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The Bills Mafia Injury Tree: A Training Camp Primer



La Cosa Nostra knows pain. Buffalo knows pain. Put those two together and you have yourself a Bills Mafia injury report. To highlight injuries of note heading into training camp, what better way to explain than a Mafia family tree?

Paralleling player injury concerns to a mafia organization chart is very simple. Sometimes you just ask.


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Matt Milano is the undisputed leader for injury concerns heading into 2021. The problem with Milano’s injury history is the abundance of soft tissue ailments. These types of injuries can rear their ugly heads throughout a player’s career. Milano most notably had a pectoral tear in 2020, which required him to miss five games. He also missed a sixth game with a hamstring strain. Speaking of hamstrings, he missed time in 2017 and 2019 due to the same condition. There was also the broken shin bone in 2018, which required him to hit the IR and miss the last three games.

I would have reservations that he will be limited in his hamstrings and pec for the remainder of his career. Now does it show on film in 2021? Probably not. However, the risk for recurrence is there. Milano’s health is vital because the Bills won all but one game he played in during the 2020 season. Coincidence? I think not. I wish you good health Matt Milano, the Don Corleone of 2021 injury scares.


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Cody Ford enters 2021 with some serious baggage. He’s definitely an important piece to the puzzle for the Bills, as improved Guard play is a must. However, he’s not as important as the Italian Stallion, Matt Milano. These words could make Cody defensive, but I don’t blame him as he has had an injury-plagued start to his career.

It all started in college when Cody missed several games after leg surgery as a freshman. This was a similar injury when Matt Milano suffered his fibula fracture in 2018. Fractures happen, but sprain and strains can last forever. Cody has been reported to have had shoulder surgery after the 2019 season. This was likely a labral/stabilization surgery that he played through.

In 2020, Cody had the MCL injury, which resulted in a few missed games. Then he suffered an ankle injury that cost him another game. Trying to get back to practice, Cody tore his meniscus in the same knee, thus requiring a meniscal repair. To add to his offseason, Cody was also reported to have underwent an operation on his other shoulder. Most likely, he had another labral/stabilization surgery that he likely has been playing through.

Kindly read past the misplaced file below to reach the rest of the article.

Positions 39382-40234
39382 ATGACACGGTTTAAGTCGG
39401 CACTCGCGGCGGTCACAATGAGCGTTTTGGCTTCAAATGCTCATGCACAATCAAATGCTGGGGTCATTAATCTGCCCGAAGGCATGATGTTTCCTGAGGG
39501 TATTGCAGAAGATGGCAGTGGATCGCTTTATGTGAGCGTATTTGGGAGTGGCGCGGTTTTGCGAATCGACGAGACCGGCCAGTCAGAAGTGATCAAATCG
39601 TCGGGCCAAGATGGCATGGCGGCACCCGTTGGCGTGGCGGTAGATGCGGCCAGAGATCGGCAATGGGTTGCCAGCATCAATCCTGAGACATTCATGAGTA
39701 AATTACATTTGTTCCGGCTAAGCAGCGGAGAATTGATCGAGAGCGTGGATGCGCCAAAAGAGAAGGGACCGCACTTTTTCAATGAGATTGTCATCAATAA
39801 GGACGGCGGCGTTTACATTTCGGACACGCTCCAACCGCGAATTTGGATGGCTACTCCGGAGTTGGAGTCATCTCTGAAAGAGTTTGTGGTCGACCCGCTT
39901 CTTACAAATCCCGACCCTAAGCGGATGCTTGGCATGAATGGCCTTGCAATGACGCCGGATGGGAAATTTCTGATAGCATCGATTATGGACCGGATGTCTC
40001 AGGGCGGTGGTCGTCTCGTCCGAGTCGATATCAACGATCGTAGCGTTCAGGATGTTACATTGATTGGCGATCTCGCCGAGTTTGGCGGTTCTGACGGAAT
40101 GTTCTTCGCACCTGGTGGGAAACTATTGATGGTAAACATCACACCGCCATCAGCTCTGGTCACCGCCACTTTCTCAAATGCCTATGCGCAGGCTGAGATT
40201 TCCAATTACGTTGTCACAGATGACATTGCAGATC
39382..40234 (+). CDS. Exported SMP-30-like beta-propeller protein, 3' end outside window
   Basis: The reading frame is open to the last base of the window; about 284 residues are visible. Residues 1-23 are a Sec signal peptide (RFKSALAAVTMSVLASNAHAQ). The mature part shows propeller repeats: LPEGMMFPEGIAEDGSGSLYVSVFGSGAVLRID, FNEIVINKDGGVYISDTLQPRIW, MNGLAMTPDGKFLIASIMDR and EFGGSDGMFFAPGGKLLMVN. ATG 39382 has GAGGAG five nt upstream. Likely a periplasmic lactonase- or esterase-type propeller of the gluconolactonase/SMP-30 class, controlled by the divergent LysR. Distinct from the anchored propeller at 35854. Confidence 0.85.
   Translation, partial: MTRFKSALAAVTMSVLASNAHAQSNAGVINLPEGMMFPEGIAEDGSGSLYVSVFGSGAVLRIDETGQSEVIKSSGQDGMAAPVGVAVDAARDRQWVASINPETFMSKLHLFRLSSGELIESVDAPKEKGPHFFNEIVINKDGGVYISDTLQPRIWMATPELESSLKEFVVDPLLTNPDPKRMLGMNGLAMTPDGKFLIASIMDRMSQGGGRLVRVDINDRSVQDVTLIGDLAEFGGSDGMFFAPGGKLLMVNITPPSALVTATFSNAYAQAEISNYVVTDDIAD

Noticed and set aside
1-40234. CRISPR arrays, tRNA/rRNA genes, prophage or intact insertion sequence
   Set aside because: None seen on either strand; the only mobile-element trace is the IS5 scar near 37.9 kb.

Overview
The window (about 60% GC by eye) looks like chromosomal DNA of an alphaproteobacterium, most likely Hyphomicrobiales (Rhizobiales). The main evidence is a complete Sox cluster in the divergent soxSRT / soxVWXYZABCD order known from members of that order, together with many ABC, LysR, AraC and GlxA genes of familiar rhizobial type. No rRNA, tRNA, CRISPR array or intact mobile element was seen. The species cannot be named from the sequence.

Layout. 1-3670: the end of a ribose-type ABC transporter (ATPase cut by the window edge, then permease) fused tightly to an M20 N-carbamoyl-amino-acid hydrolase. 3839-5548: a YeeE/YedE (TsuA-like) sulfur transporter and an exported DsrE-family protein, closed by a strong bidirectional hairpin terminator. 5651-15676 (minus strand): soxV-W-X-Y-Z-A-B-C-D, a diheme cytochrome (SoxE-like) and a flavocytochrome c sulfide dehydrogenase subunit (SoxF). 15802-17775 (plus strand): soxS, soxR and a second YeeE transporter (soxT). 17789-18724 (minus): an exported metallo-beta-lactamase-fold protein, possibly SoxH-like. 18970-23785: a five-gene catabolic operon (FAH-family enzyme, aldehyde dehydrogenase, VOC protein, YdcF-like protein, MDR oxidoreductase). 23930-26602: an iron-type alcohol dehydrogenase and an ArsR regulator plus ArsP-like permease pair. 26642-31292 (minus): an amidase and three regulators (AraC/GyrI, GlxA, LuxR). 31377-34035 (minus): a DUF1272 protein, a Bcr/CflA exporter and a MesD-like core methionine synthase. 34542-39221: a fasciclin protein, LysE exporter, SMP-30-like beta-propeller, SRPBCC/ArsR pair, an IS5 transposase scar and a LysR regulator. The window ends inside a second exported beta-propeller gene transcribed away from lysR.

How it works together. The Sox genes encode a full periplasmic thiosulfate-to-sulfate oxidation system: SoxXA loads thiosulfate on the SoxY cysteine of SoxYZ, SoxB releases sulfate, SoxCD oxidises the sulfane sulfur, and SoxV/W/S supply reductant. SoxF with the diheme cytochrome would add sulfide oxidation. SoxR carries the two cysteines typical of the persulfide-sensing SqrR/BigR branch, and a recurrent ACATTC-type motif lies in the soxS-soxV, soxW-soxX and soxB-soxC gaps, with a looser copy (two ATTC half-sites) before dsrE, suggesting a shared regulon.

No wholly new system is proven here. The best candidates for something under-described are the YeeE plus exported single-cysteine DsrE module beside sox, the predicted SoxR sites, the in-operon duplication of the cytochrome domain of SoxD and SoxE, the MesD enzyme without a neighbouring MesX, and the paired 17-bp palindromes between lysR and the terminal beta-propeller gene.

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Overall, it can be assumed Cody entered the league with bad shoulders. Well, those are now fixed. His knee is going to be a tough one though because it was reported to be a meniscal repair. This differs from the E.J. Manual’s meniscus surgery (Meniscectomy) due to the recovery timelines. Meniscal repairs take a long time to fully recover, around 8 months for return to play (Blanchard, Hadley, et al., 2020). Remember, E.J. was able to come back in less than 2 weeks. On the bright side, the repairs do better for a player’s longevity if the procedure holds well, and August will mark his 8 months post-surgery mark. Cody will definitely need to have strong thighs entering 2021. Hopefully, he caught wind of a few BF articles that highlight that bodily region.


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Leading a vast crew of other injury concerns is Zack Moss. Just as he was becoming a confidant to the run game, Zack’s season ended with a high ankle sprain/fracture in the Wild Card game. It was reported he underwent tightrope surgery to repair the torn ligament. Although Tua famously returned to play four weeks post-surgery, Zack has had the luxury of six-plus months to fully recover. This should not create any issues for his production in 2021. However, his toe injuries might. Zack had missed time in college for turf toe and that caused him to miss action in his rookie year with the Bills too. I would have a legitimate concern that his toe sprain (turf toe) may continue to linger throughout his career.

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The 2021 Draft Class are made men. However, they are low on the organizational chart due to their lack of experience and need for immediate playing time. Injury histories are plentiful, especially with combine sensation Spencer Brown.


Will the Vax/COVID situation, a global turning point of mankind, come back to bite this team in the ass? Only time will tell. Of course a microcosm of today’s society arrives at our doorstep with our best chance since ’94. Because it’s Buffalo…


  • Blanchard ER, Hadley CJ, Wicks ED, Emper W, Cohen SB. Return to Play After Isolated Meniscal Repairs in Athletes: A Systematic Review. Orthop J Sports Med. 2020; 8(11): 2325967120962093. Published 2020 Nov 20. DOI: 10.1177/2325967120962093